You can't study church-state separation issues without studying civil religion and it is very, very hard to study civil religion without taking a look at the whole issue of how presidents talk about faith and, in particular, God. I was already thinking about this issue when I wrote my Scripps Howard News Service column this week, which was a follow-up, sort of, to the whole Mike Huckabee "vertical" credo flap (with insights from Mike Gerson about the whole issue of "soaring" language in political rhetoric). While researching that column, I read the whole sermon -- call it what it is -- by Barack Obama during his Jan. 20 stop in the pulpit at Ebenezer Baptist Church in Atlanta, where he helped that congregation celebrate the legacy of the Rev. Martin Luther King, Jr.
What can you say? This is how the text starts:
The Scripture tells us that when Joshua and the Israelites arrived at the gates of Jericho, they could not enter. The walls of the city were too steep for any one person to climb; too strong to be taken down with brute force. And so they sat for days, unable to pass on through.
But God had a plan for his people. He told them to stand together and march together around the city, and on the seventh day he told them that when they heard the sound of the ram's horn, they should speak with one voice. And at the chosen hour, when the horn sounded and a chorus of voices cried out together, the mighty walls of Jericho came tumbling down.
There are many lessons to take from this passage, just as there are many lessons to take from this day. ...
Needless to say, there was a political message in that speech as well as a religious one. That's how civil religion works.
And what, you say, about Godtalk on the other side of the church aisle these days? Can Republicans be as blunt, in the current marketplace?
Maybe not. Someone, somewhere, really needs to write a doctoral dissertation on how the faith language of President George W. Bush has evolved while in office. You could spend a chapter parsing the quotes in the following Washington Post story by Michael Abramowitz in which the president has some rather blunt talk in Baltimore with former prisoners about the subject of substance abuse and addiction. Here's the lede:
President Bush plopped himself into a chair between two former prisoners, Thomas Boyd and Adolphus Moseley, and asked to hear how their lives had changed. But first, he wanted them to know something about him: "I understand addiction," he said, "and I understand how a changed heart can help you deal with addiction."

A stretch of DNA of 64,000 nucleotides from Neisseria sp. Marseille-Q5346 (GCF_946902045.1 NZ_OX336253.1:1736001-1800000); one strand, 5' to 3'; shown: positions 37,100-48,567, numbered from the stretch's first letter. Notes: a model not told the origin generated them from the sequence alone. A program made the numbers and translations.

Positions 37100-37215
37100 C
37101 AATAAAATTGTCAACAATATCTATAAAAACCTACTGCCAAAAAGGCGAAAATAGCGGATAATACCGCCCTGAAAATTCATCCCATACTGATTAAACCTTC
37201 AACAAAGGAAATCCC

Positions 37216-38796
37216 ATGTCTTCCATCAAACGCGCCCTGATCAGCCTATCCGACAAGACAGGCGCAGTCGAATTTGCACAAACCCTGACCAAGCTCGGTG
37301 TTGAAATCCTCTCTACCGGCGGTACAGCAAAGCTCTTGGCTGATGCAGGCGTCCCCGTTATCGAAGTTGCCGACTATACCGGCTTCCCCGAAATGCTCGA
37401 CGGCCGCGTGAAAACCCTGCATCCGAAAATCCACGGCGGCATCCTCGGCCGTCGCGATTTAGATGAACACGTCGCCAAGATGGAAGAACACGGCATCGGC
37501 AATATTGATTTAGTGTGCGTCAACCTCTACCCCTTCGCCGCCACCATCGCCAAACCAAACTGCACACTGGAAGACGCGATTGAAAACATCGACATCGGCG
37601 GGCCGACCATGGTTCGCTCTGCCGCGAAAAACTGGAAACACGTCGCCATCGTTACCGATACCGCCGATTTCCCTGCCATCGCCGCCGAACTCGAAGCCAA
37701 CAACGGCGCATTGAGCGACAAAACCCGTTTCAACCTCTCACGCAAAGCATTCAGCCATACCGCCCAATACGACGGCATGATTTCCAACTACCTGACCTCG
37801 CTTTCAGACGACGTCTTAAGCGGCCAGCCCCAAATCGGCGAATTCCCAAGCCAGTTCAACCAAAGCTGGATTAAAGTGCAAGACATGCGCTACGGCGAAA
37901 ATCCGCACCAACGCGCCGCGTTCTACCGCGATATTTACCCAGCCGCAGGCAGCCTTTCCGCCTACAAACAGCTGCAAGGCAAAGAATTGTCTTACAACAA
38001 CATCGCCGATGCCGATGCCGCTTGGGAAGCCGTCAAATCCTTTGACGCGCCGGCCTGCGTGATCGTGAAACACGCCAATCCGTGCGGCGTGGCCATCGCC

In other words, this was a chance for Bush to -- as church people say -- "offer his testimony." And here is what went down:
"Why were you in jail, if you don't mind me asking?" Bush asked Moseley, a gregarious 42-year-old who replied that he served time for cocaine possession. "It's just one of those things that you need to put behind you," he told the president.
Moseley told Bush they could use more such mentoring and counseling programs on the west side of Baltimore, and Bush replied: "There are programs like that all over the city; they are called churches."
"They are not sincere, like Jericho," Moseley replied, seeming to take Bush a bit aback.
"My only point to you is there are a lot of faith-based organizations that exist to help deal with very difficult problems," Bush said. "It starts with the notion that there is a higher power that will help people change their thinking.
"It's very important for everybody to understand that there is a commonality, that we all have to deal with the same problems in different ways," Bush said. "First is to recognize that there is a higher power. At least that helped in my life -- it helped me quit drinking."
Moseley interjected, "That's right, there is a higher power."
Still, it is interesting to note how careful the president was to avoid God language. It was, well, a flashback to the cautious style of the Bush family in general. And that reminds me of my all-time favorite Bush family anecdotes, which focuses on a campaign appearance by George H.W. Bush. Enjoy.
On one campaign stop, he was asked what he thought about as he floated alone in the Pacific Ocean after his plane was shot down during World War II. His response was chilly: "Mom and Dad, about our country, about God ... and about the separation of church and state."
There you go. That'll preach.